The ongoing turmoil in Ukraine could impact the world’s wheat supply and with reports that fighting is edging closer to a key Black Sea trading port, farmers and commodity brokers are paying attention.
Pro-Russian rebels appear to be pushing closer to the Ukranian city of Mariupol, a strategic port city. As Ukraine is one of the world’s largest exporters of wheat, any disruption in the harvest or transport of the country’s wheat crop could put a kink in global supply lines and could raise grain prices across the world.
Daniel O’Brien, an agricultural economist at Kansas State University, says that could benefit U.S. farmers. Particularly farmers of Hard Red Winter Wheat, which is often used in bread and grown primarily in Texas, Oklahoma, Kansas, Nebraska, Colorado and the Dakotas.
“To the degree that there would be military conflict – anything that would disrupt shipping coming through that area – then you have a bottleneck and less availability of wheat supplies for the rest of the world to buy,” O’Brien said.
Both the U.S. and Ukraine are major exporters of wheat. The U.S. exported 32 million metric tons of wheat in the 2013-14 marketing year,according to USDA estimates. Ukraine exported nearly 10 million metric tons in that marketing year, putting it behind only the U.S., the European Union, Canada, Australia, and Russia in world wheat exports.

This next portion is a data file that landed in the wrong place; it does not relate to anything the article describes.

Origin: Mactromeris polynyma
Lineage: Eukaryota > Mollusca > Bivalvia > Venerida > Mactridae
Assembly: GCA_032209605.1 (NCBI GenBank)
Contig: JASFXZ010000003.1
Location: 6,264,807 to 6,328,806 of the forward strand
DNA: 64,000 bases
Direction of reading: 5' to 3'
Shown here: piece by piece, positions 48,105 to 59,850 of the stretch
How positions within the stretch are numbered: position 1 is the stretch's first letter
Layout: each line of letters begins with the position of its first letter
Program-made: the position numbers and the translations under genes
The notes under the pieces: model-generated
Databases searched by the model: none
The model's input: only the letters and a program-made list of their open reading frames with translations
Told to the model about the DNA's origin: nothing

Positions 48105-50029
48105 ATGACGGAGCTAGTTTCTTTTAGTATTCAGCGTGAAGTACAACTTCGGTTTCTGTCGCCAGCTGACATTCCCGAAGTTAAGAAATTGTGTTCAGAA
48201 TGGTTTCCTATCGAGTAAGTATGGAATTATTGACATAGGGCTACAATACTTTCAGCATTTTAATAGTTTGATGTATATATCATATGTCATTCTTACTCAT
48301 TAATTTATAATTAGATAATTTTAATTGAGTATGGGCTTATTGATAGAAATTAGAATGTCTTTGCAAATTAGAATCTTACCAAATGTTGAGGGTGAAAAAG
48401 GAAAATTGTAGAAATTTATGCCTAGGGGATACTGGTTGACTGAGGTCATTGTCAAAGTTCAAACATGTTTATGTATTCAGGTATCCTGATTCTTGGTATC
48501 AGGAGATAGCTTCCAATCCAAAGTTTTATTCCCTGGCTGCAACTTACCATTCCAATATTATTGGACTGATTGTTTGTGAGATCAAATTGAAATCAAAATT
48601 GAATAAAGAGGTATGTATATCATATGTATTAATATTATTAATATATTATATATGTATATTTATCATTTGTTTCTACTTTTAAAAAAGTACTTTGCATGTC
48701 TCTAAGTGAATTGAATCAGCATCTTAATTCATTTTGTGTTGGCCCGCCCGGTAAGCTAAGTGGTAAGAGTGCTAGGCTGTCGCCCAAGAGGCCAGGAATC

Among wheat buyers, there is also the fear that economic sanctions could be imposed on Russia and could target Russian agricultural exports like wheat. That would further crimp supplies and even fears of additional sanctions would likely drive prices up.
“There is the potential to see stronger prices than we would otherwise have anticipated mainly because of the demand pull that would come from export buyers having to look elsewhere for wheat supplies for food consumption,” O’Brien said.
Wheat prices on the global market have yet to jump as a result of the fighting in Ukraine, but some are even viewing wheat prices as a barometer for the tension in the region.
Ukraine would usually ship off its wheat supply in late summer, so O’Brien expects to know more over the next few weeks.